Found in 9 Collections and/or Records:
Collection consists of articles written by and about Levinthal, resolutions and testimonials for his fiftieth and ninetieth birthday and thirty-five years of service to Brooklyn Jewish Center, obituaries, and photographs. The articles written by Levinthal consist of contributions he made to the Brooklyn Jewish Center Review, and a dedication and speech that was published as part of the twenty-fifth anniversary book of the Brooklyn Jewish Center. The collection also includes articles concerning his daughter Helen Hadassah Levinthal Lyons, who was the first woman to complete a rabbinical curriculum at a Jewish theological institution. Lyons received her Masters of Hebrew Literature from the Jewish Institute of Religion. Correspondence from Stephen S. Wise thanking her for donations and a birthday gift are enclosed.
This collection mostly documents the professional career of Rabbi Joseph Perles, one of the first rabbis of the Conservative Judaism movement. As a rabbi, he strengthened and organized the Jewish community of Munich during his posting there from 1871-1894. The collection focuses on his religious writings, as well as his writings on Biblical archaeology, rabbinical philology, and folklore. A number of his sermons are included. There is a large body of correspondence from fellow rabbis and academic peers across Europe. Papers from the Jewish Theological Seminary in Breslau include a statute of the year 1854, a yearly report from 1875, and correspondence concerning nomination of directors for the seminary in 1875 and 1879.
The Marjorie Goldwasser Wyler Papers document the work of Marjorie Wyler throughout her fifty-five-years as the Director of Public Relations for the Jewish Theological Seminary of America (JTS). The collection also details Wyler’s volunteer work, both before and after retirement, as well as her personal writings and correspondence. The bulk of these materials relate directly to Wyler’s time as Executive Producer of the Eternal Light program from 1944 to 1993. Also of note is a substantial collection of correspondence between Wyler and Dr. Louis Finkelstein, Chancellor of the JTS from 1940 to 1972.
Series I contains a small selection of personal items including correspondence, bibliographic materials, photographs, and a childhood yearbook.
Series II is comprised of documents relating to Wyler’s work at the JTS and other religious organizations. These materials include broadcast catalogues, program ideas and proposals, professional correspondence, and various writings.
The Milton Steinberg (1903-1950) Papers documents the personal and intellectual life of the American author, philosopher, rabbi, teacher, and theologian. The collection contains correspondence, writings, photographs, audio recordings, and memorabilia. In addition to numerous articles, he authored several books including, The Making of the Modern Jew (1934), As A Driven Leaf (1939), A Partisan Guide to the Jewish Problem (1945), Basic Judaism (1947), A Believing Jew (1951), Anatomy of Faith (1960), and A Prophet’s Wife (2010). In a professional career that lasted a little over twenty years, he served as rabbi at three synagogues, primarily at the Park Avenue Synagogue. In addition, he was active in the community at large, and worked with many Jewish community and civic organizations. As a disciple of Mordecai Kaplan, he and others helped to establish the Reconstructionist movement of American Jewry.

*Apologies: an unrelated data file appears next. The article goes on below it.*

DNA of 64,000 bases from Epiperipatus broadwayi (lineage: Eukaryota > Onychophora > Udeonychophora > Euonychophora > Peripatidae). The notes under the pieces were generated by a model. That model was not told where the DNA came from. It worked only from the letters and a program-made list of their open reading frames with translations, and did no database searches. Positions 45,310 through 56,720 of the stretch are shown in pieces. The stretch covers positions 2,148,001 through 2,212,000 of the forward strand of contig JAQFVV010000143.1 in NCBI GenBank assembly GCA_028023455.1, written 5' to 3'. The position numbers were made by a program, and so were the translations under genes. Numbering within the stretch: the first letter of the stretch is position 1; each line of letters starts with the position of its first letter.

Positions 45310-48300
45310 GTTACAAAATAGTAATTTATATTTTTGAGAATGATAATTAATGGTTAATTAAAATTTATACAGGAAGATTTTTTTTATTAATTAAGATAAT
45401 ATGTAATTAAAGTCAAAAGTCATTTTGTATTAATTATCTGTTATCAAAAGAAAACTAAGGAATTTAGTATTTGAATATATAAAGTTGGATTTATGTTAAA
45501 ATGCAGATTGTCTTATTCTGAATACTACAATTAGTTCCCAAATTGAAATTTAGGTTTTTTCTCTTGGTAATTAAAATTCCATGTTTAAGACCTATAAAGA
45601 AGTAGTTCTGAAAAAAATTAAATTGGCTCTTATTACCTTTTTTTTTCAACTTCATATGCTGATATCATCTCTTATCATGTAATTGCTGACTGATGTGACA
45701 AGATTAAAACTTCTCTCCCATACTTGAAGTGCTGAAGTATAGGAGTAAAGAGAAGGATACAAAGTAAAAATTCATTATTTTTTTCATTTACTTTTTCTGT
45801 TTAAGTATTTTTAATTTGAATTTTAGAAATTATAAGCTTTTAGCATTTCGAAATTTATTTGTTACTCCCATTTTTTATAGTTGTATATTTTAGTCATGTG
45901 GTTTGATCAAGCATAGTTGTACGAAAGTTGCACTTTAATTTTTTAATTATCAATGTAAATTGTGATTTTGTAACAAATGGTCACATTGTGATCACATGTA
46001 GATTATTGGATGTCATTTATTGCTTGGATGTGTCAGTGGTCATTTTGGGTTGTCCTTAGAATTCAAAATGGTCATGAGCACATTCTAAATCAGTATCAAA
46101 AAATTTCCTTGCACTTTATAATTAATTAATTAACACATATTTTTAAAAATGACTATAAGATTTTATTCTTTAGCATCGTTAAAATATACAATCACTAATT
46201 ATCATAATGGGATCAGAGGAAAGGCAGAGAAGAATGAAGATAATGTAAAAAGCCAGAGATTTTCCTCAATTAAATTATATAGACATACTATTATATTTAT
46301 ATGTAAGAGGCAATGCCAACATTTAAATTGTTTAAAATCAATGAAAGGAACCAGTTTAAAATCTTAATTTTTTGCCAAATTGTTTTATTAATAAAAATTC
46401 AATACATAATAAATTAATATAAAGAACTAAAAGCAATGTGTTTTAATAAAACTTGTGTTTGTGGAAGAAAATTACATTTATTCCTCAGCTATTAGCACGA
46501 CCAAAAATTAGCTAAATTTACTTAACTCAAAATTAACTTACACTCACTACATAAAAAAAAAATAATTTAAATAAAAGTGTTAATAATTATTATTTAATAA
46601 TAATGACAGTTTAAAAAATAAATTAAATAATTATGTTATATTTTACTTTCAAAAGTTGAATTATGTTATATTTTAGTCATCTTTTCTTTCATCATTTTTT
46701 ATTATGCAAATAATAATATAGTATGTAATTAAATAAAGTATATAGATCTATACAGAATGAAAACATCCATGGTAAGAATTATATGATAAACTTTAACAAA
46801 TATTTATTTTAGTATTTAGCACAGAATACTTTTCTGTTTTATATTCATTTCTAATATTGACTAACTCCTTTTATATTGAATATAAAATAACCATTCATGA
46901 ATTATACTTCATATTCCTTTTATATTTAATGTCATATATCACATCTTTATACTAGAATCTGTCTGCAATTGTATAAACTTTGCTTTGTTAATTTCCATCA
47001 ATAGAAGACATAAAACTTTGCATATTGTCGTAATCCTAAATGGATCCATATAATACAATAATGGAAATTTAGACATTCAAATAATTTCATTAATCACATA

This collection contains material relating to Norman Salit's activities with various organizations, including the Synagogue Council of America, the Rabbinical Assembly of America, the Wartime Emergency Commission for Conservative Judaism, the Boy Scouts of America, the Jewish Education Committee, the American Child Guidance Foundation, Religion in American Life, the Valley Forge Foundation, the Jewish Theological Seminary of America, and the National Community Relations Advisory Council. There are also speeches, writings, sermons, items related to Sharit's legal work and Zionist activities, as well as some letters from Mordecai Kaplan.
Spanning from its inception and incorporation in 1925 to its culmination in 2002, the Queens Jewish Center collection highlights this congregation's wide-range of religiously oriented and secular educational activities, ceremonies, developments, events, and programs. Predominant in this collection are the reports, bulletins, financial, legal and property records, and meeting minutes. In addition, books, clippings, correspondence, pamphlets, programs, publications, negatives photographs are also contained with in this collections.
The Robert Rifkind Papers document the Jewish philanthropic and lobbying activities of Robert Singer Rifkind. Robert Rifkind was born in New York City in 1936 and became a partner at the law firm of Cravath, Swaine and Moore in 1971. He served on the boards of many Jewish philanthropic and activist organizations, including the American Jewish Committee, the Jewish Theological Seminary and the Schechter Institute for Jewish Studies. The collection includes correspondence, photographs and publications from Rifkind’s involvement in these and other organizations, primarily dating from the 1980s to the 2010s.
This Collection documents the lifespan (1926-1982, 1990-1992, 1994) and activities of the joint Reform, Conservative, and Orthodox Jewish communities' efforts in coordinating Jewish life and activities in America. The collection contains correspondence, photographs, and ephemera including photographs of Martin Luther King, Jr., Edward Kennedy, and Presidents Eisenhower, Truman, and Johnson, along with Eleanor Roosevelt. Of particular interest is correspondence and photographs documenting the removal, reconsecration, or burial of ritual Synagogue items for repatriation from Europe to the U.S. and South America after WWII; also contains information on damaged synagogues in France.